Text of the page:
So I have settled in at my new job. I can turn on and off the alarm system, I know when to sneak in and use the copier for private purposes, and I have developed my sixth sense to detect when a person is approaching from behind so that I can shut down Facebook and adopt a look of intense concentration.
I know where the best Sushi can be found in the area, which sandwiches are best at the PrisXtra across the street and which features are most treasured by on-line bingo players. So, you could say that I am learning things.
And then there is the coffee. Ah yes, the coffee, the iron core of any IT office. And, being Sweden, the coffee is black and the coffee is strong and the coffee is many. But this new office of mine has taken things to the next level, coffee-wise, with the fantastic space-age bells and whistles Nespresso machine.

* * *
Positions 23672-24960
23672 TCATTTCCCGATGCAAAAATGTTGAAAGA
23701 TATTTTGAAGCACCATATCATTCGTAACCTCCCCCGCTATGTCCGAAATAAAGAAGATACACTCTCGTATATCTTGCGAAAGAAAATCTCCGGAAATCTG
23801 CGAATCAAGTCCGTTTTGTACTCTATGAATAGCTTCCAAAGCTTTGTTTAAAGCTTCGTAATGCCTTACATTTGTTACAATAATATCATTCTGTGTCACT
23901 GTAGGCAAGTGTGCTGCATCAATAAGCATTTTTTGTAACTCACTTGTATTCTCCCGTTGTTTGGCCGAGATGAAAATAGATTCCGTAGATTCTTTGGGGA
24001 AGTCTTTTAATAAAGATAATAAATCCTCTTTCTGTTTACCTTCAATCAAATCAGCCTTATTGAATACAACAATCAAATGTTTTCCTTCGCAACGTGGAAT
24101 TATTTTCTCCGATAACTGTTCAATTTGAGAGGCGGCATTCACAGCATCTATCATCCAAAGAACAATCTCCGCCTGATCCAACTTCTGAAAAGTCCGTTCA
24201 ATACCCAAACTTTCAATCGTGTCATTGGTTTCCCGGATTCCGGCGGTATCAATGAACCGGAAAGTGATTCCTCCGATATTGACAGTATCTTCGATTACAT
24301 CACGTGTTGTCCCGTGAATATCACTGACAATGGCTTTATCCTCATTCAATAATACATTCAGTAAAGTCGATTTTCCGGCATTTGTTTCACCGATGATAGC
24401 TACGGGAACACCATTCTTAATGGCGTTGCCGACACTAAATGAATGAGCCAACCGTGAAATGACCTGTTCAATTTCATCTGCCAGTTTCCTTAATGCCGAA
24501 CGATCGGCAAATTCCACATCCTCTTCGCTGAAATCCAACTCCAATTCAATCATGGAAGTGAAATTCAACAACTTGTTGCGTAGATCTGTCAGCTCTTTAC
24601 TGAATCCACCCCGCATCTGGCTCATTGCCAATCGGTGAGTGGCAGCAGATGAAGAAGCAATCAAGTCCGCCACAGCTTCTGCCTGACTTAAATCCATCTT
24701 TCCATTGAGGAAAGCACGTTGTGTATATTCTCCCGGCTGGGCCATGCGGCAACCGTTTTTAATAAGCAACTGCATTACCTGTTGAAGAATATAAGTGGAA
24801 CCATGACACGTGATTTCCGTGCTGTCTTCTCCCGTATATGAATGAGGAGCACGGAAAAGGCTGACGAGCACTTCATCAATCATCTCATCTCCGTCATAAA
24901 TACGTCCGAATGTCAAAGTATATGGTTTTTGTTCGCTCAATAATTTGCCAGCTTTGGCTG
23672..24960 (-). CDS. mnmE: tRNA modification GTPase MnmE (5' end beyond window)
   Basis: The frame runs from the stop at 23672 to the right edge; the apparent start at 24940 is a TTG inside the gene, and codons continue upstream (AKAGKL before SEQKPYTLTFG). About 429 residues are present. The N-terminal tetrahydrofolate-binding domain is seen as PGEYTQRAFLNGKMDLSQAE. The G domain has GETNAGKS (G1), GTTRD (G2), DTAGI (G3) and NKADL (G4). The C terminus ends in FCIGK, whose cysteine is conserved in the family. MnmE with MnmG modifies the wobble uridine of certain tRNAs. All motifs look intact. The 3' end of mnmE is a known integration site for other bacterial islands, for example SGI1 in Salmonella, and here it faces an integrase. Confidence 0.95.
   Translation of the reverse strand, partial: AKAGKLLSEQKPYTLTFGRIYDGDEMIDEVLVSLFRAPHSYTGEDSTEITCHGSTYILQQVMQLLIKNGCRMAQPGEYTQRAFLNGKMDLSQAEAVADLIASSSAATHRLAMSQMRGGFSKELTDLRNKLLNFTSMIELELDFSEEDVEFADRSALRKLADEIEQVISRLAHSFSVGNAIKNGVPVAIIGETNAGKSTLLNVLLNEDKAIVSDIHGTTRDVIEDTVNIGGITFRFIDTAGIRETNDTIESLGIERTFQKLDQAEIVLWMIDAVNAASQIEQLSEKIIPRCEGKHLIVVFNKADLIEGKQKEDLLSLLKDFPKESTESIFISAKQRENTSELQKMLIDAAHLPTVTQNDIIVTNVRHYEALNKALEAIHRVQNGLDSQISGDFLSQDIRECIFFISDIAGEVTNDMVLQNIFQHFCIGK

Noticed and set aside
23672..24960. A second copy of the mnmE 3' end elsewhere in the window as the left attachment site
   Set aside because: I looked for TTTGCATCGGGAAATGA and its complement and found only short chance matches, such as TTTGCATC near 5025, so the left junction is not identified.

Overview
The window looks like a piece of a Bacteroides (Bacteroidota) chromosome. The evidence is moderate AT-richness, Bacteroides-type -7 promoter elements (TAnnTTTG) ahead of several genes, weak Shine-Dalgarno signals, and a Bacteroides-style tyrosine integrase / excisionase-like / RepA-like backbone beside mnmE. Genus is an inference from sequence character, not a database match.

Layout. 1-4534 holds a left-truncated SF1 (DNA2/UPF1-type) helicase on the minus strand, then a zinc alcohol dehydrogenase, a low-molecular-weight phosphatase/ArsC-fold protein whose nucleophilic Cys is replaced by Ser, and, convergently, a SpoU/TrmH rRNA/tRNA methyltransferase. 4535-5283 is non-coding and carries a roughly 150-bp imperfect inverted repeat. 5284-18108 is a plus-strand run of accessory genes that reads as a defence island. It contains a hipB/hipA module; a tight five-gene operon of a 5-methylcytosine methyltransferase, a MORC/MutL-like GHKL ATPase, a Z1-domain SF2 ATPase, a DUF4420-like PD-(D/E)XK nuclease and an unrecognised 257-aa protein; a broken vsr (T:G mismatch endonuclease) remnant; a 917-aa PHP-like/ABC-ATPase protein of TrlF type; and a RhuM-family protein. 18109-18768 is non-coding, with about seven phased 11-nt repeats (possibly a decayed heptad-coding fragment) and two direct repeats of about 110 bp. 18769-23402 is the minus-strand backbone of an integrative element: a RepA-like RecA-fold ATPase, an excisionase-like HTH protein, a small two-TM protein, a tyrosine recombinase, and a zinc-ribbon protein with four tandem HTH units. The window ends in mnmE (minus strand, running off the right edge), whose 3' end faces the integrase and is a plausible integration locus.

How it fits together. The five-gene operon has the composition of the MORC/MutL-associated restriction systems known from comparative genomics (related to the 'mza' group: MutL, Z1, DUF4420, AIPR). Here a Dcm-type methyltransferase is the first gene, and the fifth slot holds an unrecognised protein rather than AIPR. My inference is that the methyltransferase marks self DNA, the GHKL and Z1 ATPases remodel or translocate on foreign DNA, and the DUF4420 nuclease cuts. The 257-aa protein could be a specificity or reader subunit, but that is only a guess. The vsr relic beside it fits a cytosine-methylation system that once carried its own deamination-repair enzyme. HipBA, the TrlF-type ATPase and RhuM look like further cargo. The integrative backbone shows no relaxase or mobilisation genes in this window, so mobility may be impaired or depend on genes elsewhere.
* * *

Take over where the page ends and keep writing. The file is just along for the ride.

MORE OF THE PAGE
It works like this. A little plastic bulb of coffee is inserted into slot A (or slot B). Button C is pressed, options are selected and the bulb is sucked into the bowels of the device and, after some crunching and grunting and squealing, coffee is produced. From spout E.
Now, after all of this mechanical wizardry, you might expect the coffee to be good. Well, it isn’t. It’s awful. And on top of this the thing has to prompted to turn on every morning and milk and water must be inserted into various orifices and plastic tubes attached before any coffee can be produced.
And this is just too damned difficult so early in the morning, before we’ve had our coffee. So now every day a pot of regular coffee, brewed with old-school ground-up beans and hot water, sits innocently next to this monstrosity. And we all drink it, and pretend not to let on that the big shiny kitchen terminator is rubbish.
So maybe soon the management will get the message and get us a pinball table instead. We can only hope.